Made In Space Wins NASA Contract for New Vulcan Material Printer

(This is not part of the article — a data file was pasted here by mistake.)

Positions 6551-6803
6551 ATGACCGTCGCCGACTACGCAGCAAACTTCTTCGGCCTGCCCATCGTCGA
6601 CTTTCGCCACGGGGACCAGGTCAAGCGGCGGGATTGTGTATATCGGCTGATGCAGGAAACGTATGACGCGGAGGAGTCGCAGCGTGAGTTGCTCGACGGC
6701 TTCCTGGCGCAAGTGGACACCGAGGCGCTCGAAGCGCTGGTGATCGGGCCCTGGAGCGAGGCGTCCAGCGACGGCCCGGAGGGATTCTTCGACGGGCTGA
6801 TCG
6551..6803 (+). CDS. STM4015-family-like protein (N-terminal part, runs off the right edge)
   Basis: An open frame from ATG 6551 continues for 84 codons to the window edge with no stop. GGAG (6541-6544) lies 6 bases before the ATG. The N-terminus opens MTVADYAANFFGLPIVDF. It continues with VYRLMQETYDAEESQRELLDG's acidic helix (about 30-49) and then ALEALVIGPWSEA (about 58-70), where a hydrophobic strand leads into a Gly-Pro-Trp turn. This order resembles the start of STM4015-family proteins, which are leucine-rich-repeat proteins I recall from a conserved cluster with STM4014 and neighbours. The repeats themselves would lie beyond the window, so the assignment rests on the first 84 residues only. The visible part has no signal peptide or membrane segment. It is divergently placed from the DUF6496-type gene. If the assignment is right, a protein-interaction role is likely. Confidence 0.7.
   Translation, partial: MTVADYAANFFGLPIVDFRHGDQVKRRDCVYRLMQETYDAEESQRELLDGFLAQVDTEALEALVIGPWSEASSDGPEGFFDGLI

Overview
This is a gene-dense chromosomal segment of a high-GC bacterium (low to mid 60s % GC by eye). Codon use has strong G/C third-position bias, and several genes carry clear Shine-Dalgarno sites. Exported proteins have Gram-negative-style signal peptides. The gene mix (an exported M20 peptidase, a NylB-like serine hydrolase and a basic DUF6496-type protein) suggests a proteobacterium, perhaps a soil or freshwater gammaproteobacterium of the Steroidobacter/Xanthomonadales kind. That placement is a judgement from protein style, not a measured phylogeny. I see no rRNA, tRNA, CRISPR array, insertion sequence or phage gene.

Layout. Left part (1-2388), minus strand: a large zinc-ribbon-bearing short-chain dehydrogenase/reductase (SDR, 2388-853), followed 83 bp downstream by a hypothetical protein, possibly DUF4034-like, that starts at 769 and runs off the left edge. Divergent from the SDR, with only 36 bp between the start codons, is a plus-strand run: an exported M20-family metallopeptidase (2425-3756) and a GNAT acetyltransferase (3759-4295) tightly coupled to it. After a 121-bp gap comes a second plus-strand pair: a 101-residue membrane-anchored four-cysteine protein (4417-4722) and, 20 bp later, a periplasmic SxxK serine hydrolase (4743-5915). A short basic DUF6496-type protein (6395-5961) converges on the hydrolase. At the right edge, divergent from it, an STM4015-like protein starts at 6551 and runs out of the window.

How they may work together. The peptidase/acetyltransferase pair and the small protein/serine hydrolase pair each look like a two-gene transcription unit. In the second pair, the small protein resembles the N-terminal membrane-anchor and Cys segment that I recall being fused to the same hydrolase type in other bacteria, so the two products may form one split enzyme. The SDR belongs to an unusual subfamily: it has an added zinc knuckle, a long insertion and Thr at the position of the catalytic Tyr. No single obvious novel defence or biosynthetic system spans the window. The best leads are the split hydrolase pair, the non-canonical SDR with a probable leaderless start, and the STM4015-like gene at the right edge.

first_img NASA Says 2 Asteroids Will Safely Fly By Earth This WeekendScientists Discover Possible Interstellar Visitor Let us know what you like about Geek by taking our survey. You may not have heard of Made in Space, but the company has been making significant inroads into the science of constructing new things, well in space. Previously, the start-up had managed to get two 3D printers brought aboard the ISS for testing and manufacturing. But now firm is celebrating a new contract with NASA for its “next-gen” Vulcan system. Vulcan is built to build, obviously. But what makes it special is the diversity of materials it can use, and the flexibility that will afford space-goers. Vulcan can, for instance, use metals as well as the standard polymers often employed in 3D printing. “The Vulcan hybrid manufacturing system allows for flexible augmentation and creation of metallic components on demand with high precision,” Made In Space chief engineer Mike Snyder told Space.com. “Vulcan is an efficient, safe capability that utilizes the minimum amount of resources during manufacturing processes.”This contract will help ensure that, once completed, Vulcan will have a home on the ISS. And that’s particularly important as humanity is gearing up for more deep space trips — particularly to Mars.Having massive stretches of nothingness separating our intrepid explorers and their homes, means that any emergency gear will either have to be packed ahead of manufactured on-site. Pioneering these types of technologies will allow future explorers to cut down on the materials they’ll need to bring along — and that saves cost, energy, and potentially lives.“Vulcan can be important to logistical reduction necessary for long-term exploration,” Snyder said. “The hybrid manufacturing system is a major step forward for efficient space operations, providing the ability to build essential components and assemblies in the space environment, where flying spare parts from Earth is otherwise not viable.”According to Space.com, Vulcan will be able to use literally dozens of different materials in an integrated printing process. In essence, it should have the ability to print remarkable small machines and components out of all different kinds of materials with precision and speed never before seen. All with robotics. In space. Made in Space is also working on similar larger-scale projects, like its Archinaut, which should be able to build new spacecraft parts using a robotic arm and 3D printer. For now, we watch and wait in amazement. Some days, I swear, if it weren’t for scientists doing awesome stuff, there wouldn’t be any good news.center_img Stay on targetlast_img

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